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Till now I was using debug mode binaries in project. So it was easy to analyze crash dump using symbol files preserved.

Now i have to ship binaries in Release mode. How we can analyze dump files generated by release mode binary.

  1. Is it possible at all ?
  2. How i identify functions in release mode ? (Do in need to generate and preserve map file)
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Even in release mode you're still at least going to get the call stack, and that's all that you're usually going to get anyway from a crash dump. Debugging symbols can still be created for release mode binaries. (However I'm not answering because I'm not familiar with WinDbg) –  Billy ONeal Jun 22 '11 at 4:24

2 Answers 2

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You need the .pdb file that corresponds to the executable. That'll give you the symbols.

There are a couple tricky parts to debugging a release build:

  1. The order of operations may be off due to optimizations
  2. Whole functions/variables/etc. may be optimized away
  3. In particular, the arguments passed into functions may not exist (for example, 'this' may be a register, not a spot in memory). Windbg is pretty good about getting the stack track from that though, including figuring out the arguments.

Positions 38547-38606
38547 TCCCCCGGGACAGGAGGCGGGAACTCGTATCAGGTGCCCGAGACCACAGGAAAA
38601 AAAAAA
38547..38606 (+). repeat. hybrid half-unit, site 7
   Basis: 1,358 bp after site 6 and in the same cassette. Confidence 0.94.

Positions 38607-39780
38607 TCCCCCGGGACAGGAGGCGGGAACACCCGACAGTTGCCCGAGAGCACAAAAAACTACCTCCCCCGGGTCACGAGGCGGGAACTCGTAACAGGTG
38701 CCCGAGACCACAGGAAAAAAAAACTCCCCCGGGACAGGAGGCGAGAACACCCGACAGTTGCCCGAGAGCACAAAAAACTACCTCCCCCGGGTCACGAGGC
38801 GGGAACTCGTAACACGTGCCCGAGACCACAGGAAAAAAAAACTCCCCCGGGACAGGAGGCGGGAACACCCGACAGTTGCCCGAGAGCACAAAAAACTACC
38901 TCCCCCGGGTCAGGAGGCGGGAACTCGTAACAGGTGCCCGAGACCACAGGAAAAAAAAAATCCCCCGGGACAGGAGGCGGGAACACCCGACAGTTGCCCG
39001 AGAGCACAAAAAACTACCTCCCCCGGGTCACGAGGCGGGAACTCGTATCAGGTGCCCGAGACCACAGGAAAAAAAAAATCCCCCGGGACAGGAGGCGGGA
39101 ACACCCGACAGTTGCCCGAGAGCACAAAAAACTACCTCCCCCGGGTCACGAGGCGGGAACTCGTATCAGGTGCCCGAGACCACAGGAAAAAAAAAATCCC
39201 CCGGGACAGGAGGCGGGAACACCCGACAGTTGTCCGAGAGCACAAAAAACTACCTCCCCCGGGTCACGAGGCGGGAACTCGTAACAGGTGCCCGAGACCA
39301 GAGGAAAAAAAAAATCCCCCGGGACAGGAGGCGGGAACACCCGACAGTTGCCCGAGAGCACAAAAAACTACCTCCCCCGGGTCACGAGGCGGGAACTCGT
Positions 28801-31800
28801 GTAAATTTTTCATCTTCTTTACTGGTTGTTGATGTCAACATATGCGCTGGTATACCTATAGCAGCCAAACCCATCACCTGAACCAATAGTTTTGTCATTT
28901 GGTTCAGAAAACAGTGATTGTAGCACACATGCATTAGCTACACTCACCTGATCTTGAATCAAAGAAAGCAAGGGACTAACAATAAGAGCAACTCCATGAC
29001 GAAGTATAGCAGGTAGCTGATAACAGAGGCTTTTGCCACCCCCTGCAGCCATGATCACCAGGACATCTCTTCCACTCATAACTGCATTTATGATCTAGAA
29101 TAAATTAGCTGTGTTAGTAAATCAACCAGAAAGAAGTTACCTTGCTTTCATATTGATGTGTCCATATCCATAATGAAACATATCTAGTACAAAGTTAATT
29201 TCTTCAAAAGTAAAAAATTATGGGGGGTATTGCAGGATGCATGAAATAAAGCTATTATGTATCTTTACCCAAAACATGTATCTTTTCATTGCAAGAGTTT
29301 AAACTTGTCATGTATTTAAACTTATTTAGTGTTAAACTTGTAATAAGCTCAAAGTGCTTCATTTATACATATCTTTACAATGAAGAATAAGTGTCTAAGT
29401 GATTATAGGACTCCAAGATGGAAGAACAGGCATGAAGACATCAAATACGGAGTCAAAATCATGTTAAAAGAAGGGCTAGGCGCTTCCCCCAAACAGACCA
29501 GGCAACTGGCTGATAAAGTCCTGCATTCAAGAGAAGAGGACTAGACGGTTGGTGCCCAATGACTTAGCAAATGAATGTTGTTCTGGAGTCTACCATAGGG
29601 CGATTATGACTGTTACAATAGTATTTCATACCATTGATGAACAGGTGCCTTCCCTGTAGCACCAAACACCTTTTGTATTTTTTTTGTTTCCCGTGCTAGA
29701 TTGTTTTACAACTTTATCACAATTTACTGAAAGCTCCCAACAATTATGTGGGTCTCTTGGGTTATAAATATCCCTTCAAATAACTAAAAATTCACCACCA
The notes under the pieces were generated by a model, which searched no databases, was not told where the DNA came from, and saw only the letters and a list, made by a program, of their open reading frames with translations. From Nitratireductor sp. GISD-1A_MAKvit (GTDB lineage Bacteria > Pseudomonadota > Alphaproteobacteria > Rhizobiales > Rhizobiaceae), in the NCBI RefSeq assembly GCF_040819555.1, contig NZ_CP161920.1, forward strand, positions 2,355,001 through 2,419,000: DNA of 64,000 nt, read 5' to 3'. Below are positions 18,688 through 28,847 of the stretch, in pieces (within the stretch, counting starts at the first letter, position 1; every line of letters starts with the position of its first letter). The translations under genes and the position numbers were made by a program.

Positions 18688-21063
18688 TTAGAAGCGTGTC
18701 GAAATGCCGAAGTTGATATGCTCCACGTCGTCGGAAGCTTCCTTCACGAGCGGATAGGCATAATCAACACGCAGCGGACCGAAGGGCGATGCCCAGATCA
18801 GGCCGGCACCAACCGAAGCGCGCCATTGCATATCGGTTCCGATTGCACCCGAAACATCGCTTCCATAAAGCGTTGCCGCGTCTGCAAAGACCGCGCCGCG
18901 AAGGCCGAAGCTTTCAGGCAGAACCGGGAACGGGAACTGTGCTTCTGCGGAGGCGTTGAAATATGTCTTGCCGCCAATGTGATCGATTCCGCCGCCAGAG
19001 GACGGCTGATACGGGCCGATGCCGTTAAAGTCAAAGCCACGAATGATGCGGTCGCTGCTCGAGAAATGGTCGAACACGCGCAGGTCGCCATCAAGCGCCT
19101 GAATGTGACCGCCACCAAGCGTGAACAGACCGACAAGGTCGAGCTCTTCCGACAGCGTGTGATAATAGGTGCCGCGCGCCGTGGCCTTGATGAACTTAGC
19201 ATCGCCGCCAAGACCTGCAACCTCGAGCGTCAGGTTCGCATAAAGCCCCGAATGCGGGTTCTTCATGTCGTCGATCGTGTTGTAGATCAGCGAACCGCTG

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There is no need to have MAP files. You need to enable "Generate Debug Info" /DEBUG flag, even for Release build. On VS2008 and higher, the /DEBUG flag is set even for Release builds. On earlier versions you need to explicitly do it.

This will generate .PDB files for your .EXE/.DLL and you must keep them along with your executables/DLLS (You may or may not give to clients, that's your choice). When the crash dump occurs, you should have/get the .DMP file. Just load that DMP file in Visual Studio, from the location where you have stored the PDB files. This will show the call stack where the crash occurred.

If there are multiple threads, you need to switch to 'Threads' window and look for 'Suspended' column. The column having suspended as 1 is the thread that caused the crash.

Using this you can see the proper call stack for ALL running threads. But you will also need to have correct copy of source-code to see the code! Otherwise it would just be assembly. Partial source code of MFC/ATL/STL etc might be visible, but not your code, unless you do have correct source code in place.

PDB files do store the path of source code, and they would enable the debugger to load the source files, even if source is not from the location where you have placed PDB and the DMP file.

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